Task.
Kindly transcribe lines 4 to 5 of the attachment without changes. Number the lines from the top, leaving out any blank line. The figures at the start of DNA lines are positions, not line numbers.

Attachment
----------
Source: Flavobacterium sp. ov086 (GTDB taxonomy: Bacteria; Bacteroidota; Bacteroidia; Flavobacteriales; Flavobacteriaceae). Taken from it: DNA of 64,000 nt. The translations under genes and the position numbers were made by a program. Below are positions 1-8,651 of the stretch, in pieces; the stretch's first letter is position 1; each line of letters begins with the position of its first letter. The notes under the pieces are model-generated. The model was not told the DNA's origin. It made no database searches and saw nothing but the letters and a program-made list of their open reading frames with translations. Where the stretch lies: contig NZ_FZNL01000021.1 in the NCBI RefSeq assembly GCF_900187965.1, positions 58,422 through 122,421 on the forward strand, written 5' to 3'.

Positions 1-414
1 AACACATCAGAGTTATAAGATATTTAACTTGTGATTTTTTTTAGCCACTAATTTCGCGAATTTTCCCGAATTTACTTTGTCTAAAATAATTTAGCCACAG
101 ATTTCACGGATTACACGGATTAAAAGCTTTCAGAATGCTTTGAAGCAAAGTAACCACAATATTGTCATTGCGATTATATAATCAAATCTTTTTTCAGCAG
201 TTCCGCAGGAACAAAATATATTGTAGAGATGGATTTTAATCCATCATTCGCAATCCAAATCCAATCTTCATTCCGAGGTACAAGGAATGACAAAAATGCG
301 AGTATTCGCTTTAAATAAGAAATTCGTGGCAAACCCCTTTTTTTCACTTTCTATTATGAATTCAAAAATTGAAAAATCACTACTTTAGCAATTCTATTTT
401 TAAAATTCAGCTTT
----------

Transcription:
101 ATTTCACGGATTACACGGATTAAAAGCTTTCAGAATGCTTTGAAGCAAAGTAACCACAATATTGTCATTGCGATTATATAATCAAATCTTTTTTCAGCAG
201 TTCCGCAGGAACAAAATATATTGTAGAGATGGATTTTAATCCATCATTCGCAATCCAAATCCAATCTTCATTCCGAGGTACAAGGAATGACAAAAATGCG